Published: Tue, February 26, 2019
Global News | By Blake Casey

Top Vatican cleric Cardinal Pell convicted of child sex crimes

Top Vatican cleric Cardinal Pell convicted of child sex crimes

Cardinal George Pell, Australia's highest-ranking Catholic, has been convicted of five child sex offences committed in 1996.

The jury deliberated for three days before finding him guilty of all counts.

Pell abused the two choirboys at Melbourne's St Patrick's Cathedral after celebrating one of his first Sunday masses as archbishop.

They were swigging sacramental wine when they were discovered.

Pell fondled the boy's genitals while masturbating himself.

The Vatican said in December that Francis had removed Pell, 77, from his group of close advisers, without commenting on the trial.

The second victim died of a heroin overdose in 2014 without ever coming forward about the abuse.

A second jury unanimously convicted him of one charge of sexually penetrating a child under 16, and four counts of committing an indecent act on a child under 16.

The victim, who is now in his 30s, gave evidence via video link to avoid being in the same room as Pell.

A pre-sentencing hearing is scheduled tomorrow. "Like many survivors it has taken me years to understand the impact upon my life", said the man, who has not been publicly identified.

'At some point, we realise we trusted someone we should have feared, and we fear those genuine relationships that we should trust'. His conviction will send shockwaves through the Catholic Church, which has been trying to deal with the implications and widespread damage of institutional sexual abuse. "There are many other survivors and advocated who bravely fill this role", he said.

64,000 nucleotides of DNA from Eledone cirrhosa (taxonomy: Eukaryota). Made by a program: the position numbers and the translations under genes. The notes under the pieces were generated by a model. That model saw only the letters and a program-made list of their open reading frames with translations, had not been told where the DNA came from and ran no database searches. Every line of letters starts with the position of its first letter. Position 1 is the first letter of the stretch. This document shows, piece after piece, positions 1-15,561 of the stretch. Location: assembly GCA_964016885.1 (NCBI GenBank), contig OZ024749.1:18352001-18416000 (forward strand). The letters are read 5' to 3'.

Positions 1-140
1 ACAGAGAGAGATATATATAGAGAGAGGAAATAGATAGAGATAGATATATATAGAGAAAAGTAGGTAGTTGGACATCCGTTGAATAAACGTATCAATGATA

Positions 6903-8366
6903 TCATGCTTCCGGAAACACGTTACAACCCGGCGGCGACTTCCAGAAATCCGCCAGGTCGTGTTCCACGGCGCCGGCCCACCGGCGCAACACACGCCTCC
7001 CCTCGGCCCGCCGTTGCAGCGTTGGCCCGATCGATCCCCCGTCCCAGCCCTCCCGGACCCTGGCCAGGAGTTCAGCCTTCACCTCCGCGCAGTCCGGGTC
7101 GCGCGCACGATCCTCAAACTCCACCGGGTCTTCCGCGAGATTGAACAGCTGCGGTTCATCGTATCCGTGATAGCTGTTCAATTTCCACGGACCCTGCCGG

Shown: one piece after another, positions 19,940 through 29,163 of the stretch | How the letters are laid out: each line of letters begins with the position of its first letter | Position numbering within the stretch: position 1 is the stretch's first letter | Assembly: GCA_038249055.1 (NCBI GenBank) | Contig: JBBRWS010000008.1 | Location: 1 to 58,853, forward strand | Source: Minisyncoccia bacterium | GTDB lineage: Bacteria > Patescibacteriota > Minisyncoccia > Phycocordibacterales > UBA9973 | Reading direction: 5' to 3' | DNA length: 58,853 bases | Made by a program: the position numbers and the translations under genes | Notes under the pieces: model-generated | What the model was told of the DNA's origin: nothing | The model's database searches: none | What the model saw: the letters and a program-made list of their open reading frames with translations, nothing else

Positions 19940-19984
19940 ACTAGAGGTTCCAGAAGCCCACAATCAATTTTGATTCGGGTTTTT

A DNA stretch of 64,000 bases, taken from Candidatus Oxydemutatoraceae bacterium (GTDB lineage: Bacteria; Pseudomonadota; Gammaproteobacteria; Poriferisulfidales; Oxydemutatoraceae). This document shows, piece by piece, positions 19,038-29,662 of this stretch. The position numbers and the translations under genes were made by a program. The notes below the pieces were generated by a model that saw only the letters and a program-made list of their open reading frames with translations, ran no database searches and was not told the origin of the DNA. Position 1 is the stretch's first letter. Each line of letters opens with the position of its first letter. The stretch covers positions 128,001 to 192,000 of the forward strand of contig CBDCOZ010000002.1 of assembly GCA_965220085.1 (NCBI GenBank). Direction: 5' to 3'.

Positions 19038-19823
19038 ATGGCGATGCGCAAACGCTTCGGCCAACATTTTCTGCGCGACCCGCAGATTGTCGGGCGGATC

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"Our hope, at all times, is that through this process, justice will be served", said Coleridge.

Pell was charged with several child sex offences, with two separate sets of allegations.

"In the meantime, we pray for all those who have been abused and their loved ones", he said.

The Vatican is yet to make an official statement. The gag order applied to coverage that was available in Australia.

The verdict was made public on Tuesday in Melbourne, following the lifting of a suppression order on the case.

Prosecutors have decided not to go ahead with that trial.

Pell has maintained his innocence over all allegations and his defence team has already lodged an appeal of his conviction. The order was lifted Tuesday.

Vatican finance chief Cardinal George Pell speaks to the media at the Quirinale hotel in Rome on March 3, 2016.

Following Pell's December conviction, some worldwide media reported the verdict, while local newspapers published front-page stories informing readers that a prominent Australian had been found guilty of serious crimes, but they were not allowed to reveal what or who.

"Although originally the Cardinal faced allegations from a number of complainants, all charges except for those the subject of the appeal have now been either withdrawn, discharged or discontinued".

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